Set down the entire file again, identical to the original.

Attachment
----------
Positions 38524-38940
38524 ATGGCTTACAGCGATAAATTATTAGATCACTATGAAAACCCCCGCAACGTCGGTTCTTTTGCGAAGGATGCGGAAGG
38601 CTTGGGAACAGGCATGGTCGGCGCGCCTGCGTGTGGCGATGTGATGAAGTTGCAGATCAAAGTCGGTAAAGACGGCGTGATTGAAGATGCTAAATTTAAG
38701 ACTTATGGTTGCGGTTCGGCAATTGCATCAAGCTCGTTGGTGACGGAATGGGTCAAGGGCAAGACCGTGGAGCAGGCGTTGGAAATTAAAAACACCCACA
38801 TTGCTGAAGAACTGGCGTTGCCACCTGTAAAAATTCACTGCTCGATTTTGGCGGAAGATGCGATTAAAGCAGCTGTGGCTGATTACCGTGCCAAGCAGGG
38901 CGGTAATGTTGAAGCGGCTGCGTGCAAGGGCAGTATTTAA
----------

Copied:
Positions 38524-38940
38524 ATGGCTTACAGCGATAAATTATTAGATCACTATGAAAACCCCCGCAACGTCGGTTCTTTTGCGAAGGATGCGGAAGG
38601 CTTGGGAACAGGCATGGTCGGCGCGCCTGCGTGTGGCGATGTGATGAAGTTGCAGATCAAAGTCGGTAAAGACGGCGTGATTGAAGATGCTAAATTTAAG
38701 ACTTATGGTTGCGGTTCGGCAATTGCATCAAGCTCGTTGGTGACGGAATGGGTCAAGGGCAAGACCGTGGAGCAGGCGTTGGAAATTAAAAACACCCACA
38801 TTGCTGAAGAACTGGCGTTGCCACCTGTAAAAATTCACTGCTCGATTTTGGCGGAAGATGCGATTAAAGCAGCTGTGGCTGATTACCGTGCCAAGCAGGG
38901 CGGTAATGTTGAAGCGGCTGCGTGCAAGGGCAGTATTTAA